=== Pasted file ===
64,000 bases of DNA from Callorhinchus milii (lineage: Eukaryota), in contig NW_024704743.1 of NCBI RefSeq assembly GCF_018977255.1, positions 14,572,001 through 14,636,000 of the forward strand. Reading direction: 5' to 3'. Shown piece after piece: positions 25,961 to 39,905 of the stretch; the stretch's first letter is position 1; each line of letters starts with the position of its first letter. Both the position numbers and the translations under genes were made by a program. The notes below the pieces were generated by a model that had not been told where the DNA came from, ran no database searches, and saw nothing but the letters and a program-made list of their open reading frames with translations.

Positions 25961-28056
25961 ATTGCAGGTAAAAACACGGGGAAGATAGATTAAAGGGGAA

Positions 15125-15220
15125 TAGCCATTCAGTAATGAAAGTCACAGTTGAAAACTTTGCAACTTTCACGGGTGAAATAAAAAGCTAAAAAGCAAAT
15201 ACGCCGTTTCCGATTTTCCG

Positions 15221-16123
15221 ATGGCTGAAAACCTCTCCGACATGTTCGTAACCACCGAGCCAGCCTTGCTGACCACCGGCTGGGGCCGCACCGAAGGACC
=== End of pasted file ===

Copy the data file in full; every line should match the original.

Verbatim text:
64,000 bases of DNA from Callorhinchus milii (lineage: Eukaryota), in contig NW_024704743.1 of NCBI RefSeq assembly GCF_018977255.1, positions 14,572,001 through 14,636,000 of the forward strand. Reading direction: 5' to 3'. Shown piece after piece: positions 25,961 to 39,905 of the stretch; the stretch's first letter is position 1; each line of letters starts with the position of its first letter. Both the position numbers and the translations under genes were made by a program. The notes below the pieces were generated by a model that had not been told where the DNA came from, ran no database searches, and saw nothing but the letters and a program-made list of their open reading frames with translations.

Positions 25961-28056
25961 ATTGCAGGTAAAAACACGGGGAAGATAGATTAAAGGGGAA

Positions 15125-15220
15125 TAGCCATTCAGTAATGAAAGTCACAGTTGAAAACTTTGCAACTTTCACGGGTGAAATAAAAAGCTAAAAAGCAAAT
15201 ACGCCGTTTCCGATTTTCCG

Positions 15221-16123
15221 ATGGCTGAAAACCTCTCCGACATGTTCGTAACCACCGAGCCAGCCTTGCTGACCACCGGCTGGGGCCGCACCGAAGGACC